13 December 2017

Locatie Auditorium, Movares, Daalse Plein 100, 3511 SX Utrecht.

Frans Heijnen komt ons bijpraten over het EULynx project. Maarten vd Werf zal een deel van de presentatie voor zijn rekening nemen. Interessant om zo ook de visie van ProRail te zien.

EULYNX is an European initiative by 10 Infrastructure Managers to standardise interfaces and elements of the signalling systems. The current phase of the project will provide a full set of specifications. The project has started on 19 February 2014, with a three year lifespan for this stage. After three years the project organization will evolve into a standing organization for standardisation of interfaces, based on a full set to be published in 2017.

Aiming for defining and standardising interfaces in the future digital control command communication, signalling and automation system, the goal is a significant reduction of the lifecycle cost for signalling systems. The control and automation system forms the core of digital railroading. Digitisation brings major advantages to the railway system like continuous monitoring for condition based maintenance. On the contrary, there are a number of challenges with a widely distributed safety system that have been taken up by the EULYNX and will result in a further harmonisation of approval processes in EU.

Uit de “Project Description

EULYNX is the initiative of a number of European Infrastructure Managers (IM’s). The project aspires to a mutually shared vision toward harmonisation of rail signalling systems, their technical architecture, its functions and interfaces. The work breakdown structure of the EULYNX project includes items like system architecture, modelling & testing, data preparation, interfaces between interlockings, interfaces to track vacancy detection and adjacent interlocking or signalling subsystems.
The project has clear standardisation objectives, clear lifecycle cost targets and a shared market approach that also fits the aim of the individual IM’s. The rail infrastructure managers invest in the project and harvest benefits being able to change, maintain, renew and update the systems in a competitive way.
This place the IM’s as the system integrators into a position which provides them with a choice of various suppliers for different subsystems during the systems life cycle. The goal is reduced costs for new projects, or when modifying existing system functionality or infrastructure layouts. Also maintenance related activities will benefit from this.
With a collaborative project objectives can be achieved that are difficult to reach by the efforts of an individual IM alone. By committing to the EULYNX project, IM’s join their market force in order to improve competition between suppliers and accelerate innovations for signalling systems, with the purpose of reducing life cycle costs.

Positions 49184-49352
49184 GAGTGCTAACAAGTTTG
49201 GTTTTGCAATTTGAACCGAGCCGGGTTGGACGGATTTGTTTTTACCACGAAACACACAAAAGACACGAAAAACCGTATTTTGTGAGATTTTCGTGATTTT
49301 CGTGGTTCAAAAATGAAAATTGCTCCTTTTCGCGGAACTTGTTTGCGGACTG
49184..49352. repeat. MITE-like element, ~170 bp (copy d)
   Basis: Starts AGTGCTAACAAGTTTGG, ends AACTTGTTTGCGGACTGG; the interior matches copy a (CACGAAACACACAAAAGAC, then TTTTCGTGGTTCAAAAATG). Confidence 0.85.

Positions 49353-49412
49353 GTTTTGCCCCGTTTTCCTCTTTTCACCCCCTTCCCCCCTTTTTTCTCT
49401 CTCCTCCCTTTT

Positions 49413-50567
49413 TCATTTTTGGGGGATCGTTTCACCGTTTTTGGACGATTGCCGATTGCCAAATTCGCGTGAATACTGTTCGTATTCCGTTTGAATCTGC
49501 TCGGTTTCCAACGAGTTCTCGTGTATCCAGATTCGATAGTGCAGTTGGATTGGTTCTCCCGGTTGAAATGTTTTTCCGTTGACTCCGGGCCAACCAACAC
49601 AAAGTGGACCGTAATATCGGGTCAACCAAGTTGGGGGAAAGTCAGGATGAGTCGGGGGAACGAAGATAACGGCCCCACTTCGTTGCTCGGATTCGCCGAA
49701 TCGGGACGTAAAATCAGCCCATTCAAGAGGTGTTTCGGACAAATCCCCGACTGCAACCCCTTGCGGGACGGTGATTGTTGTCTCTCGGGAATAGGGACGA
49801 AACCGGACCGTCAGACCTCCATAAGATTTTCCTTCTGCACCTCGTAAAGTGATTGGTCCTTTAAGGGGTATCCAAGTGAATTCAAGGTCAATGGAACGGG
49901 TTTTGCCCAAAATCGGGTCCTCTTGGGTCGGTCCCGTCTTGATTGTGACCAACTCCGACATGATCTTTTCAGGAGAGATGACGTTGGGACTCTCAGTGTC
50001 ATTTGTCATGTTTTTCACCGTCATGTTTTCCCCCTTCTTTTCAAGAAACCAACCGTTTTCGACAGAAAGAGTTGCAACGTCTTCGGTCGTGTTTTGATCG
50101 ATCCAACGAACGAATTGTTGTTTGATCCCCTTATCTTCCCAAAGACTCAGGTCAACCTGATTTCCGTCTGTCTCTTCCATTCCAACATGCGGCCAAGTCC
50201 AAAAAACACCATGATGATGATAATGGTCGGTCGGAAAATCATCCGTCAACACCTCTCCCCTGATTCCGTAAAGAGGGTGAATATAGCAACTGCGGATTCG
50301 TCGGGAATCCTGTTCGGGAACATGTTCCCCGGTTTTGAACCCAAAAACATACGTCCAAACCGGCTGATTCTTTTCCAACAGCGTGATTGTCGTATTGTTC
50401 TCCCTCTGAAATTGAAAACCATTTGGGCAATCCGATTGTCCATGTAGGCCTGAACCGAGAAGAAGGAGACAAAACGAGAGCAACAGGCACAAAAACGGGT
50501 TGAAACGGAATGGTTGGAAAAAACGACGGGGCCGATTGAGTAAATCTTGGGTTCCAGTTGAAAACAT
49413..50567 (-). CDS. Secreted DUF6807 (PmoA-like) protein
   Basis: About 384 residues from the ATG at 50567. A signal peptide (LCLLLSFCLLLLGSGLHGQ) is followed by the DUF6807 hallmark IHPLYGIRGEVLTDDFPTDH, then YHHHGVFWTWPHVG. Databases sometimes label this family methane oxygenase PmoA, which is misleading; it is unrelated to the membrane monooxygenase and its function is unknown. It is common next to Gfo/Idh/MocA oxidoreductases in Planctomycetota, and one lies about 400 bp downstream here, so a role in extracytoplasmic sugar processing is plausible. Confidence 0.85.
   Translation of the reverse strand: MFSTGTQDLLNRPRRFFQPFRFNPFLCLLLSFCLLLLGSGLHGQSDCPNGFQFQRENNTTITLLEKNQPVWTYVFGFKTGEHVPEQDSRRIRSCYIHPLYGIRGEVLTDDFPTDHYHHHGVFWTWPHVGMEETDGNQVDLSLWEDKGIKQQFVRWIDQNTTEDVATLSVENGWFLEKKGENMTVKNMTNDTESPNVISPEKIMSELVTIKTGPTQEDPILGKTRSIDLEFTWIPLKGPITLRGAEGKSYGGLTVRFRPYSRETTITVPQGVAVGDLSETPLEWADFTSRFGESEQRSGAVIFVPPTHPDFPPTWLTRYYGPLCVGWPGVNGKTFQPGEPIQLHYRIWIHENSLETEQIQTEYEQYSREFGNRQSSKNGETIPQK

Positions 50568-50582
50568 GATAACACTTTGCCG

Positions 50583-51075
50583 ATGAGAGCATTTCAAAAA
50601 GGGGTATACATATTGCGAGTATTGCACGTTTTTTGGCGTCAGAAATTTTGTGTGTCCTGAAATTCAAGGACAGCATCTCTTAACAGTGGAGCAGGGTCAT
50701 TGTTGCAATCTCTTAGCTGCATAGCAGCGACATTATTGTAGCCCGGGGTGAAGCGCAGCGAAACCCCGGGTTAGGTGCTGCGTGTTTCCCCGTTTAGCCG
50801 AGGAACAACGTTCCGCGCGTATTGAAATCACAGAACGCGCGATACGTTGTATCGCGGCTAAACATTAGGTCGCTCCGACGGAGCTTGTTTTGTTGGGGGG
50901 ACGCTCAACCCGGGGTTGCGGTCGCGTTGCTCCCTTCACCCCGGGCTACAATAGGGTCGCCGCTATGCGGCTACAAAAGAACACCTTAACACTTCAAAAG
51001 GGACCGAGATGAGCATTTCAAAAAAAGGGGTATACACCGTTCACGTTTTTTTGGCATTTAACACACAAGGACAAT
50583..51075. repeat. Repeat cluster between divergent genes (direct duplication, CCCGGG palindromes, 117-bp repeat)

The EULYNX community provides the framework for close cooperation between IM’s. Results of previous European initiatives concerning interlocking system standardisation (e.g. Euro Interlocking, INESS and ERTMS) will provide the basis for the project.This also provides an opportunity for the supply industry, as results of the development achieved through the project can be reused in several markets. This creates a win-win situation for all involved.
The EULYNX initiative acts as a cooperation based on a mutually accepted agreement (as stated in the MoU), following democratic principles and membership fees. The project community will have different kinds of partners: rail infrastructure managers as core members, other active members like signalling or industrial partners, engineering bureaus and universities. Also observers like associations, regulators etc. may be joining in.
The road to a standard:
For historic reasons differences in signalling systems occur. As a consequence, harmonisation of the differences seems impossible without directly affecting operational use and technical equipment. Based on experience of earlier standardisation projects two stages are applicable on the road to standard equipment.
• First stage; based on the experiences from earlier standardisation initiatives, input from the participators will be collected, structure and classified in a database or other dedicated environment.
• Second stage; specialists in the relevant domains provides a system architecture and system requirements so that the objectives can be achieved and in a way that complies with the individual contributions. This is achieved by review and verification actions by the involved specialists of each individual IM.
The outcome should lead to a ‘de facto’ standard, which will not conflict with the needs of each participating IM’s. For each project stage, a higher grade of standardisation will emerge, enabling a reduction in life cycle costs of signalling systems.